Dr. Robinson, making rounds this morning, asked Stanley about why I was upset. Stanley explained that I need to be kept informed about what is going on. Dr. R. told Stanley to ask me to call him so he could talk to me about what’s going on, adding (Stanley says tongue-in-cheek) that he can’t have me terrorizing his staff.
So, in the early afternoon, I called his office and he asked me to stop up so he could talk to me between appointments. We met in this huge, well, boardroom it looked like, huge mahogany table, leather chairs, bookshelves lining the walls. Looks like it cost more to outfit than I make in two years.
He asked what I wanted to know, and I whipped out my list. He said he was between patients, so I tried to limit the list to the most important things to me, but he insisted that I go through it all, get it all off my mind. So I did. A brief mention of how Ryan blew the conversation last night, then I asked about missing 12 hours of antibiotics. R said S had so many antibiotics in him that they’d stick around for 12 hours. I don’t believe this, but I moved on (pointless to dwell on it since the new treatment started). I asked why S was put back on Coumadin if that’s what caused the lung crisis to begin with. R said it was for six weeks only, and therefore just two more weeks or so. I told him I was damned unhappy with how his Coumadin was managed, which was NOT managed, for it to hit 5, aka life-threatening. He agrees that it now has to be managed much more carefully since S is very sensitive to it.
I told him about my concerns when S is released—I don’t want to keep playing dial-the-doctor and cross my fingers, and how frustrated I was that we kept asking for help with the breathing and got nowhere. He said he focused so much on the infection he missed the lung problem. I asked what we were supposed to watch for to guard against it getting so bad again. Mainly having trouble breathing again.
I asked why S is on Zocor, when his cholesterol level isn’t that high and was probably, by now, well below 200. He said something about young guys with a blocked artery probably have problems with cholesterol, and at any rate, he prefers that S’s cardiologist decide yea or nay on Zocor. Fair enough.
I also mentioned the weirdness Stanley has been having with his eyes, but he said S hadn’t mentioned it during rounds. (Let’s see, the posse walks in when S is sound asleep, loaded with pain meds and still in pain, groggy, and he’s supposed to remember this?) R asked me to have S mention it tomorrow. (So I drew a big picture of an eye and Stanley taped it to his table, where he keeps his eyeglasses.)
We talked about a couple more things. Dr. Robinson listened to everything, answered my questions (or, in some cases, didn’t really answer them because there are no answers yet), assured me that all of my concerns will be addressed, asked me to talk to him when stuff is bugging me. Or to PA Dave, whom I trust the most besides Dr. R. I asked R why the nurses couldn’t answer my questions about stuff such as labs. He said because they didn’t know. I asked why they couldn’t look at the chart and give me the answer (I used to work in a hospital and I KNOW what goes into the chart—I had to chart on all my patients daily). He said that wasn’t the job of the nurses—their job, he said, is to administer meds and tend patients. I guess he has a weird idea of what tending patients means and this is reflected in his unit. I suspect he’s never been a patient in hospital, or at least not one where he wasn’t one of the gods. It really bothers me that he considers nurses medbots and not essential members of the team.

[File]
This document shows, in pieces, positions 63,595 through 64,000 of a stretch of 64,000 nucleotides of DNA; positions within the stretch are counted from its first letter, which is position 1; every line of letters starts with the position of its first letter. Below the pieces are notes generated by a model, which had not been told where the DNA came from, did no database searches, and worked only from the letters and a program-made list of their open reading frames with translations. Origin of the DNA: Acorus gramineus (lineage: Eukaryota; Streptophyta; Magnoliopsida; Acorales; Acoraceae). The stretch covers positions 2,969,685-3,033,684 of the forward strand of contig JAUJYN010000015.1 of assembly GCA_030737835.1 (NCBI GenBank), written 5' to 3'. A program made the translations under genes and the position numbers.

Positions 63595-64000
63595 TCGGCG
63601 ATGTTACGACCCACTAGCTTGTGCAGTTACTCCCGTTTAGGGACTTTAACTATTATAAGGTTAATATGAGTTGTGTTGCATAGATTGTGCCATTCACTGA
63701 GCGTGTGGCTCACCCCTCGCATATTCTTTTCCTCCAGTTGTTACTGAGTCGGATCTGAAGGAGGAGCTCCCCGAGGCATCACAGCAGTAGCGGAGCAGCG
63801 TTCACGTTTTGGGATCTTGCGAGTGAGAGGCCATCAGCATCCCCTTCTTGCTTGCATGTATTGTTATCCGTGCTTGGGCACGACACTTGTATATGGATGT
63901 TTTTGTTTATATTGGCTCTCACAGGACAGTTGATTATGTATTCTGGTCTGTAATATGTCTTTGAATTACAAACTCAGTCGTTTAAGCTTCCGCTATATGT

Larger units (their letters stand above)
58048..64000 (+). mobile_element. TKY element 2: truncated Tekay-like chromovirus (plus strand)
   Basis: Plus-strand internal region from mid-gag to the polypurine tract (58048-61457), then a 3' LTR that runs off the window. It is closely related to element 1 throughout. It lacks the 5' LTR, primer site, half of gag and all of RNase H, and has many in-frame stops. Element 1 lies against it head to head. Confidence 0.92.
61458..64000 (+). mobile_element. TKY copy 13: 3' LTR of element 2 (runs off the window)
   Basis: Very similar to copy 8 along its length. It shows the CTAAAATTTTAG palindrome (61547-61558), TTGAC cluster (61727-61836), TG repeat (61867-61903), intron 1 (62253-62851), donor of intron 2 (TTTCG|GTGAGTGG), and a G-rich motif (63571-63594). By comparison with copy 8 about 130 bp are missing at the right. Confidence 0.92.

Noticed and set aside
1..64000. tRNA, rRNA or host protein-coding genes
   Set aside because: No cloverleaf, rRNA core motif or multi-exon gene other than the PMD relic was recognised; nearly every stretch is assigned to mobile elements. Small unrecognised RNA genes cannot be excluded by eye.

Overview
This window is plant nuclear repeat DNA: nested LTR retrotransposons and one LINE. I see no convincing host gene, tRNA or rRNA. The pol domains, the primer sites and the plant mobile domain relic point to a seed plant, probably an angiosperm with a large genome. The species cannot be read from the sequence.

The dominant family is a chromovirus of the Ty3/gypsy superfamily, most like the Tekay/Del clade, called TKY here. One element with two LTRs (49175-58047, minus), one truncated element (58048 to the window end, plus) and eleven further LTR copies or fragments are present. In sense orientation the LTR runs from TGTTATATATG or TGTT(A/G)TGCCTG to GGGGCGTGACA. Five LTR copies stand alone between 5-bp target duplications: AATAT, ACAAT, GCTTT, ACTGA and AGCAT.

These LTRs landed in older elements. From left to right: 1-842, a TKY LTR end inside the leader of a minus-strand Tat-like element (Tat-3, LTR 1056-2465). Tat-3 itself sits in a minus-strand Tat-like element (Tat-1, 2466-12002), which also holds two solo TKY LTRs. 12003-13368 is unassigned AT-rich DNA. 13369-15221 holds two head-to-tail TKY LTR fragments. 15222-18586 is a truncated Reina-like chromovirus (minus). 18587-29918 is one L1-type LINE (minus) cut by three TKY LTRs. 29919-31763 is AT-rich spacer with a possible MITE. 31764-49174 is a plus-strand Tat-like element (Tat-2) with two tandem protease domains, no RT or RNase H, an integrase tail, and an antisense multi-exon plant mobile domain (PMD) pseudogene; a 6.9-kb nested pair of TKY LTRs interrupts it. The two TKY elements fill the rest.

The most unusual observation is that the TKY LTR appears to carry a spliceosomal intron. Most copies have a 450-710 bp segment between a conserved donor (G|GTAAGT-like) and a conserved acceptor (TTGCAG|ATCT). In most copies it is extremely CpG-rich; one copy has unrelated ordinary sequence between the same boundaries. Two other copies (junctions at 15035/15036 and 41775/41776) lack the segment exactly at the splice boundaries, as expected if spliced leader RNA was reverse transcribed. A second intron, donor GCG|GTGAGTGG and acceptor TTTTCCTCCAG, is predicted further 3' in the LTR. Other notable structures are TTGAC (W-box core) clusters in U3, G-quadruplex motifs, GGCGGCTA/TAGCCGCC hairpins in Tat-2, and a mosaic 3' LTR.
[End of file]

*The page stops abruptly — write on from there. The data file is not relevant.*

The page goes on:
But, all in all, I feel much better. I feel like I can insist on and get a detailed, day-by-day treatment plan for when S gets out of the hospital—whom to see, whom to call when this or that happens, our next two or ten appointments, a visiting nurse. I’m hoping I don’t have to bother dealing with Ryan because I don’t trust him. But S should be out of there Thursday or Friday and, I hope, never have to see Richardson 7 again. At least not from the mattress side of the hospital sheets.
It was weird driving home tonight. I noticed the smell of natural gas while going through the western side of Bridgeport on I-95. It was really strong—I knew exactly what it was because I grew up in an area where natural gas is the cheap fuel so most widely used. I didn’t see any reason for it, though, so just held my breath while I got through it. When I got home, they had shut down that section of southbound I-95 due to that leak. I made it through just in the nick of time. Again. Don’t yet know what caused it.
I am so exhausted. But finally back to my more usual optimism.